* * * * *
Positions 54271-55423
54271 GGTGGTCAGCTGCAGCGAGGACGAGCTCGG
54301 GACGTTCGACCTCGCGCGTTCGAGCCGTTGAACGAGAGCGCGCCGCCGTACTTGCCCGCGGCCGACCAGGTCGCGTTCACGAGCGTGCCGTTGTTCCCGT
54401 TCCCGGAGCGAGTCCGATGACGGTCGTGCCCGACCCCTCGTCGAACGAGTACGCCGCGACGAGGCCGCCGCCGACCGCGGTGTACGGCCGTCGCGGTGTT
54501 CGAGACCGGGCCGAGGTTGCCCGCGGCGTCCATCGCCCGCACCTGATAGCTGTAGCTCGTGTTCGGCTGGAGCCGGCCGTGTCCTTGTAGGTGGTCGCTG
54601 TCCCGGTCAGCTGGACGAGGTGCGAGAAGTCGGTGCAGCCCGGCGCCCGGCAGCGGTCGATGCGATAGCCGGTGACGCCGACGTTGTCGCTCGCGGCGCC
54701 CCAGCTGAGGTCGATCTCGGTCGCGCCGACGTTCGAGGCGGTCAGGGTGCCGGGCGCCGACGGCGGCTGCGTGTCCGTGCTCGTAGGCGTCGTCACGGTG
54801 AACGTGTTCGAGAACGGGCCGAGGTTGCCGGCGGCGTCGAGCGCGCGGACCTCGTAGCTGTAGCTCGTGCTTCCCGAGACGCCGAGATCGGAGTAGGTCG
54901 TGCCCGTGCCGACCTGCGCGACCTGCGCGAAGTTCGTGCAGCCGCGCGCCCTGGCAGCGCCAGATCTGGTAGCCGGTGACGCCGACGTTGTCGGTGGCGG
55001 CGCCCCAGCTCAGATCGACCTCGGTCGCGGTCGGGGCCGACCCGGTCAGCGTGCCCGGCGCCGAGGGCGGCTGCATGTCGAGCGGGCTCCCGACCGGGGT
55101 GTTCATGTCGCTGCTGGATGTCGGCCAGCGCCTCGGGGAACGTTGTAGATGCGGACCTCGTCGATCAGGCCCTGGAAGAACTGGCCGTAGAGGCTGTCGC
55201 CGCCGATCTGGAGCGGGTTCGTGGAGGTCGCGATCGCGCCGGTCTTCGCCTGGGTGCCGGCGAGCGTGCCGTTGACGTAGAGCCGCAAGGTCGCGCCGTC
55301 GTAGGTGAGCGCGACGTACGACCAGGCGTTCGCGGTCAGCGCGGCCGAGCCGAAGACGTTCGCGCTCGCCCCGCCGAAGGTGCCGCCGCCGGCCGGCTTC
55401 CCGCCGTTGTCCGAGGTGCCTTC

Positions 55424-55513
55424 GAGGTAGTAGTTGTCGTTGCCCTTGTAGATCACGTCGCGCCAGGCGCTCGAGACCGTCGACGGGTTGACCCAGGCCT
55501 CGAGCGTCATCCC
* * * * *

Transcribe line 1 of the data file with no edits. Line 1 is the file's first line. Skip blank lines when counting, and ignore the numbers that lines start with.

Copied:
Positions 54271-55423